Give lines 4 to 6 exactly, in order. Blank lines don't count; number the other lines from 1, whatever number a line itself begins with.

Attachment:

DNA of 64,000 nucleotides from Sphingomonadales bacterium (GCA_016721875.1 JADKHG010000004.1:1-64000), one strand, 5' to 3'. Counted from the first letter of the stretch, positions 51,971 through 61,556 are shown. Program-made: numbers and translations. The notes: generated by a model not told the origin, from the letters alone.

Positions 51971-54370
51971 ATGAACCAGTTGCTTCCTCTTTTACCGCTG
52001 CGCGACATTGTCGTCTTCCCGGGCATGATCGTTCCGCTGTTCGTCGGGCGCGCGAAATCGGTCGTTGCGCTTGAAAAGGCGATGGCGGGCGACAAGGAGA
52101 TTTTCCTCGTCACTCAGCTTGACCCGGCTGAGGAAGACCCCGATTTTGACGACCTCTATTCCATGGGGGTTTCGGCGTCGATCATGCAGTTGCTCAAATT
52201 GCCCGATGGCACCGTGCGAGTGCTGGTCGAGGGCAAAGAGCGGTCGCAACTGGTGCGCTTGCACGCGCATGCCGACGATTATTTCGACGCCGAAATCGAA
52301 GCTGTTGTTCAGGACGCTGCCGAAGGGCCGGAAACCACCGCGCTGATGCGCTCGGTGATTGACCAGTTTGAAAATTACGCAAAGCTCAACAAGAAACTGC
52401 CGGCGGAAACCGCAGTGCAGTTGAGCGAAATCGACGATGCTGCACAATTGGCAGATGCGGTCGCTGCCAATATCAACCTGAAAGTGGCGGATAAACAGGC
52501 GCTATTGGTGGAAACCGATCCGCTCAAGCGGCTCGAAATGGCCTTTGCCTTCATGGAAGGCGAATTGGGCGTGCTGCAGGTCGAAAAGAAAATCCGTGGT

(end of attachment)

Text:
52001 CGCGACATTGTCGTCTTCCCGGGCATGATCGTTCCGCTGTTCGTCGGGCGCGCGAAATCGGTCGTTGCGCTTGAAAAGGCGATGGCGGGCGACAAGGAGA
52101 TTTTCCTCGTCACTCAGCTTGACCCGGCTGAGGAAGACCCCGATTTTGACGACCTCTATTCCATGGGGGTTTCGGCGTCGATCATGCAGTTGCTCAAATT
52201 GCCCGATGGCACCGTGCGAGTGCTGGTCGAGGGCAAAGAGCGGTCGCAACTGGTGCGCTTGCACGCGCATGCCGACGATTATTTCGACGCCGAAATCGAA